Toma Heylm is an SVO language in the nominative-accusative paradigm in which nouns take case prefixes or suffixes (depending on the case); verbs take suffixes to agree in number or gender with subjects but have auxiliaries for tense, aspect, and mood; adjectives follow the noun, but determiners precede it, including numbers; adverbs follow the verb, but auxiliaries precede it; nouns have gender, which is marked on adjectives that modify them or verbs for which they are the subject, if present; and adpositional phrases are prepositional.
Clause structure coming soon.
Nouns in Toma Heylm are gendered, with the genders being female and male. Gender is not apparent from looking at the word, so it must be memorized.
There are seven cases:
|Nominative||[none]||shadow - edior||world - dampe|
Determiners used to show definiteness or number in nouns are syin, nes, and tam, which are singular, dual, and plural, respectively.
mind - a book
syin mind - the book, one book
nes mind - two books
tam mind - the books
syin edior tam mindi - the shadow of the books
Pronouns are fully conjugated in all cases, plus a reflexive form. They have some dual forms and some gendered forms, but neither is universal. The first person dual is an inclusive dual only ("you and me"), with exclusive dual being represented by the plural form.
|First person||Second person||Third person|
It (he) is my book. Sem ey mind efim. They are with him/her. Elyi ey terem yuhesem. I give the book to you. Eff datil syin mindu tilo.
Prepositions in Toma Heylm can mean slightly different things depending on the case of the object of the preposition.
aren yuhelo - toward you, as in go to you
aren tilo - unto you, as in give to you
Some phrases that we would use prepositions for, Toma Heylm expresses using only cases:
mind tomayi - book of language
datet tilo - give to you
renen hihesem - a song by him/her
Verbs in Toma Heylm come in two conjugations, -al and -et. They agree in gender and number with the subject, after the manner of the Russian past tense (sans neuter): they take a male, female, or plural form.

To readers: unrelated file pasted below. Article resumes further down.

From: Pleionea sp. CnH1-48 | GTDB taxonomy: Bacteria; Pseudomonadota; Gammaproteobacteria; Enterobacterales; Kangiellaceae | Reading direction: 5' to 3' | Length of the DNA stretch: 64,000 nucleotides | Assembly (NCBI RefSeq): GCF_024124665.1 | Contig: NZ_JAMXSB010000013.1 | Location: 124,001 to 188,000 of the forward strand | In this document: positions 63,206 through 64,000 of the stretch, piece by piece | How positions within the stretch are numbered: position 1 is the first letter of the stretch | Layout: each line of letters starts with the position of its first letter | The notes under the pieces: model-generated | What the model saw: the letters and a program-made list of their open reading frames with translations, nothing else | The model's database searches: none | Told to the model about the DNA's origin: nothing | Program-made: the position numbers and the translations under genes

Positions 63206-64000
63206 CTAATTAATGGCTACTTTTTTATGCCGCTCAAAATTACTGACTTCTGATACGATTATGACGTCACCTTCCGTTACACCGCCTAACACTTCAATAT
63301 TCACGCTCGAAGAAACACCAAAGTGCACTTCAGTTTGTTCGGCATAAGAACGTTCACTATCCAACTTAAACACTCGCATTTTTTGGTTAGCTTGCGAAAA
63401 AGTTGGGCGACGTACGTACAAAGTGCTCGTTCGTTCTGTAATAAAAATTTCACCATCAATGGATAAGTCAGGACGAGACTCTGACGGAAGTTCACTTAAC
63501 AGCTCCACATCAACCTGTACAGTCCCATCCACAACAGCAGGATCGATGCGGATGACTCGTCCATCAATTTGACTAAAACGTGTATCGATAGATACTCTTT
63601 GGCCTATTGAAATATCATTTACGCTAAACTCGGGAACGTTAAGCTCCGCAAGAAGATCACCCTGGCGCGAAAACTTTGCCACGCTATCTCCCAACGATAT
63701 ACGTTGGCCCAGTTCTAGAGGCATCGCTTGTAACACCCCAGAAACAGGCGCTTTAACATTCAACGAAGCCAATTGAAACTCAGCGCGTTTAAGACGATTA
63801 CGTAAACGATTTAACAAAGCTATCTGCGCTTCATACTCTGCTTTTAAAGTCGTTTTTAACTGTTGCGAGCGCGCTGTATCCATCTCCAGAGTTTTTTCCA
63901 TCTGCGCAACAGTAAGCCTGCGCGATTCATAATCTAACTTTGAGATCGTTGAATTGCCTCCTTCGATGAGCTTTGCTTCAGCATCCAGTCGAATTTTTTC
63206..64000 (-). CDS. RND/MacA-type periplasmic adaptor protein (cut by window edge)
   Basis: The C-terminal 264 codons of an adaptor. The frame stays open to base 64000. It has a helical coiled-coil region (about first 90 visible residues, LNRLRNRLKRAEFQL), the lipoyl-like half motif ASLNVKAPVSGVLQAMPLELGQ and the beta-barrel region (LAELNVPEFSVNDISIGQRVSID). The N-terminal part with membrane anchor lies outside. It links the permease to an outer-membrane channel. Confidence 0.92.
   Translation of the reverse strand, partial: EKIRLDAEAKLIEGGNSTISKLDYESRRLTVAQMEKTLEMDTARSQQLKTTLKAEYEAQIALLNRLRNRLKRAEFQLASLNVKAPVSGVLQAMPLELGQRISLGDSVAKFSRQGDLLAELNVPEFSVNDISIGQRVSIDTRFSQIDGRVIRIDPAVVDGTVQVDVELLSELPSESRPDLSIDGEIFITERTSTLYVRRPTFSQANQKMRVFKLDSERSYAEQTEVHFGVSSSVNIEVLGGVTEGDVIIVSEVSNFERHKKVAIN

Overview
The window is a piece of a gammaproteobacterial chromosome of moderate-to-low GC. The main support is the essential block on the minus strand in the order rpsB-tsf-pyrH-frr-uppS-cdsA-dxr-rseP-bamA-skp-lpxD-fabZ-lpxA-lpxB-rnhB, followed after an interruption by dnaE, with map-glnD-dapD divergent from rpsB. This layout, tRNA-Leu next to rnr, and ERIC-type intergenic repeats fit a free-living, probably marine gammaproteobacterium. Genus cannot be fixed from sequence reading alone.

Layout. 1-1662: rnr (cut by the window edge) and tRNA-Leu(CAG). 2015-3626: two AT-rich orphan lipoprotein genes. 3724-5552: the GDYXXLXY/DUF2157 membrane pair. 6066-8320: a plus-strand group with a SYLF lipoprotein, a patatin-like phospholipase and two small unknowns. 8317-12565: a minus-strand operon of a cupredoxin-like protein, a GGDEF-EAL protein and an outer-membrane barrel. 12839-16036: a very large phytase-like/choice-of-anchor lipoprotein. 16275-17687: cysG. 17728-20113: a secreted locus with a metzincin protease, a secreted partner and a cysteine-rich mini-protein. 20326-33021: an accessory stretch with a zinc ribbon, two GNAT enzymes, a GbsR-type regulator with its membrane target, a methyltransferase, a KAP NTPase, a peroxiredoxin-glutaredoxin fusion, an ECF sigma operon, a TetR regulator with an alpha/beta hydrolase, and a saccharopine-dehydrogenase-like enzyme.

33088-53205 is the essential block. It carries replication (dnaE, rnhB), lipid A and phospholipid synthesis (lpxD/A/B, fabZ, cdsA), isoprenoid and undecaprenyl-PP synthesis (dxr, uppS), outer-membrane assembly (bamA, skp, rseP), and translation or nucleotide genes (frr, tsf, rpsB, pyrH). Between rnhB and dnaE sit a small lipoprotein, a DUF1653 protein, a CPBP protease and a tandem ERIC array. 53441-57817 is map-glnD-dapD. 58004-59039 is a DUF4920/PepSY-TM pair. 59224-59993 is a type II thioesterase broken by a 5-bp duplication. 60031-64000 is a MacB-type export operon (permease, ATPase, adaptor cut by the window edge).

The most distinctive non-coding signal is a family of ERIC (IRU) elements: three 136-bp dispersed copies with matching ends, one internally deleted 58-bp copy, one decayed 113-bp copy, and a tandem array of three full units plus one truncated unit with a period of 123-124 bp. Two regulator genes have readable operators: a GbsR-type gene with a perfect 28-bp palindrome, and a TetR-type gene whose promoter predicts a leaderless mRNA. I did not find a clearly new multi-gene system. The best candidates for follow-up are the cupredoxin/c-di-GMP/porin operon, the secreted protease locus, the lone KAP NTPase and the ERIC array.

|Verbs in -al||Verbs in -et|
|infinitive||to see - tisanal||to go - dimitet|
A Creole-style system of auxiliaries provides tense, aspect, and mode.
I saw her. Eff seta tisanot astye. She sees me. Syim tisanot lifa. They will see you. Elyi delye tisandre myol. He is going. Sem dava dimityok. He would have been going. Sem seta delye dava dimityok.
The copula, ey, does not decline and is used only in the nonpast perfective indicative, i.e., in the absence of auxiliaries. If any auxiliaries are present, they take the place of the copula.
Adjectives in Toma Heylm follow the noun, and agree in number or gender with the nouns they modify. Most end in eli. Exceptions include the comparative and superlative sets "good, better, best" and "more, most". The feminine suffix for adjectives is -s, the plural is -d, and the masculine singular form is unsuffixed.
He is happy. Sem ey leheli. She is alive. Syim ey talkelis. They are strange. Elyi ey arelid. The river flows across the wide world. Syin lilad dava lidil sayel syin yudampe tetreli. The boat glides along the silent river. Syin fleta dava menyik ret syin yulilad hiyelis. We (you and I) swim to the big boats. Fhi plelrai aren tam yufleta dorelid.
Read an email on Toma Heylm that was sent to the Conlang mailing list for the first of the Conlang t-shirt projects, which contains a brief, erroneous, and incomplete sketch of the grammar.
See the complete wordlist (updated 3/13/2006)!
Last updated: 3/13/2006